GUITAR EFFECTS Is this noise- and maintenance-free Korean whine box the new big way to add some baby-like vocals to your guitar tone, or should you hold on to your old Crybaby or Vox 847 wah?

Find out in this review!

Have a listen to the pedal in this test video. I focused entirely on demonstrating the actual sound of the pedal, rather than just filling it with guitar wankery, like the usual guitar demos seen on YouTube. And yeah, I did have the good taste of wearing socks as well. More guitar videos on my blip channel!


When it comes to guitar effects, wah (or wah-wah, if you will) is perhaps one of the more common types of modulation in Western contemporary music. On a clean or mildly driven amp, the weeping, vocal quality of the wah is known to deliver a rather funky 70's sound that goes perfectly hand in hand with a psychedelic batik shirt and an afro haircut.

Wah is not only about porn music, however. Most rock bands use it at some point, but metal gods like Michael Schenker and Zakk Wylde (see picture) are especially frequent whiners. The latter even has a signature Crybaby model of his own. As does Jimi Hendrix amongst many more.

Dunlop Crybaby, Vox 847 or Artec APW?

Followed by the cleaner, smoother sound of the Vox 847, Jim Dunlop's Cry baby is perhaps the most recognised wah out there. Especially in rock music, where its loud, gritty tone really comes in handy.

As with most things in life, there are options, however. From a Korean company called Artec, comes a modernised line of affordable wah effects with a lot of bells and whistles (literally) that your traditional whimper boxes usually don't come packed with.

I decided to give the APW-7 model a go, coming with the widest set of features. This pedal sent me back 59 Euros on This was the same price the Vox 847 went for, while the standard Crybaby GCB95 was a tad pricier.

Artec APW-3 vs. APW-5 vs. APW-7

According to the Artec website, the APW-7 is a Mid-Low range enhanced traditional Inductor-Transistor type Wah pedal - if you can manage to wrap you head around that...

Range knob and AC power input

The APW-7 is the highest model of Artec's range of wah's, starting with the standard APW-3 coming with a AC input, and a "Range" knob letting you control the frequency range of the wah effect. This setting dictates how high the whine peaks when you suppress the pedal, ranging from a subtle moan to a high pitched whine.

Guitar/bass dual mode

The middle brother APW-5 adds a bass mode switch, which transforms the signal to a lower frequency better suited for bass guitars, supposed to make an additional wah for you bass guitar obsolete. Could be a useful feature if play both instruments, or if your band only has the budget to buy one pedal.

Whish mode

The APW-7 then adds another feature on top of that, called "whish", which does nothing but adding a squeal, or a "whistle", as Artec themselves like to call it. It's a completely artificial effect that is just slapped on, with no modulation of the actual guitar tone going on. You can literally put the guitar back in the stand and just wiggle you foot to add this squealing sound. It won't make any bit of difference what you play - or even IF you play or not.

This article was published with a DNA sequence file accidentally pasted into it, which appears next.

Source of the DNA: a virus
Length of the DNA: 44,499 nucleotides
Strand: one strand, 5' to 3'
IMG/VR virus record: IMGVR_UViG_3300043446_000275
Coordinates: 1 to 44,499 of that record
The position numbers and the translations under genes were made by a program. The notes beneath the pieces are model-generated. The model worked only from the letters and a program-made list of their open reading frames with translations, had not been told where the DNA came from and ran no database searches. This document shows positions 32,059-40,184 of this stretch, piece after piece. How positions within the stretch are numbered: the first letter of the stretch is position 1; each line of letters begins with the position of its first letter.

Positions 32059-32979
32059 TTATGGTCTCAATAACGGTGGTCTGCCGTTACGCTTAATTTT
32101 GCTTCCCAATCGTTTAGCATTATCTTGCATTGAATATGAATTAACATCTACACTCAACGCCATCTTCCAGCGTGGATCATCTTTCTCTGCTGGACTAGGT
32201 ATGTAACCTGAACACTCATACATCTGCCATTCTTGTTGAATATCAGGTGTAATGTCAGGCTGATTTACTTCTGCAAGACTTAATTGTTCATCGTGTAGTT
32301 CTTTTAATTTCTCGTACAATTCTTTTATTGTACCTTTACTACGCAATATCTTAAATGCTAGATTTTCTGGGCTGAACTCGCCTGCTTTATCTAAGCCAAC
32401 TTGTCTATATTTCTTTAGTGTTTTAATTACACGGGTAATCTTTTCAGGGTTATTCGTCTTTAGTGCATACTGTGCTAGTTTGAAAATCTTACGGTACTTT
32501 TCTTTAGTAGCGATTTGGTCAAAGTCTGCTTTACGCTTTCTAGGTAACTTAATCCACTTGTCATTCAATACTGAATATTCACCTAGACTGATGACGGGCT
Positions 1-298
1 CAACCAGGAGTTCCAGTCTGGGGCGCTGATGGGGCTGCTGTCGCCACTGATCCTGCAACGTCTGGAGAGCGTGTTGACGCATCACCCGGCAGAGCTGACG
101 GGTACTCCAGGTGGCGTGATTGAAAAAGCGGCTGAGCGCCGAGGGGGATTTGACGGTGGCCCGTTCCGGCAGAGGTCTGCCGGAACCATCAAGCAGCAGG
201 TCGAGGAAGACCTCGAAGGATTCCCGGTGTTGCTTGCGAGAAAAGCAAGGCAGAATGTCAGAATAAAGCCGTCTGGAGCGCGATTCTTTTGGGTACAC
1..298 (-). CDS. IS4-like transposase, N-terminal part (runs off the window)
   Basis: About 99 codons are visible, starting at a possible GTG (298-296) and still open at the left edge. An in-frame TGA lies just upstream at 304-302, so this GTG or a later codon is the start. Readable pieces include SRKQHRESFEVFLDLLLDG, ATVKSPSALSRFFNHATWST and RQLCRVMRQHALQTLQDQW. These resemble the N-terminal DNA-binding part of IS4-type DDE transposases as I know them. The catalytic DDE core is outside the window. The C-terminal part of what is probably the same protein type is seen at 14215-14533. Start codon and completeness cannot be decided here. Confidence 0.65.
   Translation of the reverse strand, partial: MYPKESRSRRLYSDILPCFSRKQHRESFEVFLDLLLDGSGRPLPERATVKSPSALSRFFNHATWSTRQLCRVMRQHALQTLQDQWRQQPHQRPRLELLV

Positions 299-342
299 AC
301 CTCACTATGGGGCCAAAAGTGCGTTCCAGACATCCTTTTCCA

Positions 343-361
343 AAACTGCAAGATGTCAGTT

No true bypass

Neither of these pedals are true bypass, meaning that they are actively bypassing the signal as soon as you connect the pedal to your effects chain. The power consumption is rather low though, at 14mA when active, and 12mA when bypassed. The AC input also has standard negative centre polarity, making it easy to hook up to any pedal powering unit.

Might as well get the cheapest one

So, is it worth the extra 14 Euros, stepping up from the APW-5 to the whishtastic APW-7? To most people, I'd say it probably isn't. And if don't plan on using it for bass guitar, then even the APW-3 would be just as good as both the higher models, which neither really bring anything useful to the table apart from what the APW-3 already has.

No scratchy pots...

Much like the tone or volume controls on your guitar, traditional wah pedals use a potentiometer ("pot"), to control the resistance which is a variable resistor used for rolling the effect on and off, either with a knob or a foot pedal. And similar to your tone pots, over time a wah pot tends to get scratchy as corrosion starts to build up, and from dust entering the unit. Most wah pedals therefore need to have the pot either cleaned or replaced, which could be a bit tricky to do. Artec's wah pedals, on the other hand, use something they like to call a MAGNETIC FIELD SENSING SYSTEM, which apparently makes them noise- and maintenance-free.

...But an awful sweep range

As good as it may sound, never to worry about scratchy pots, the sound Artec's wah delivers is not all perfect - far from it. Not sure what it is that does it, whether it's the magnetic sensors instead of a traditional potentiometer or something else, but whatever they've done it just doesn't work for a wah pedal.

A normal wah gradually sweeps from a low to higher frequency as the pedal is suppressed. Artec's wah instead starts at low and stays there until the pedal gets pushed about halfway down, at which point it more or less dips over to full pitch. A "twitch" or "hiccup" effect would be a better way to describe the Artec APW-7, than a wah.

Bottom line

Will probably have this thing replaced with something like a Vox wah or CryBaby instead... The Crybaby Classic is supposedly especially good, but also at a significantly higher price point.

Even something like the Behringer Hell Babe seems a lot more useful and even cheaper. It's even touch-sensitive (no toe switch that needs to be stomped, activates as soon as you start wiggling it), like the Morleys and the Crybaby 95Q for instance.

Hell Babe.

Thanks for reading this far! If you found this review helpful, feel free to pass it on! Cheers!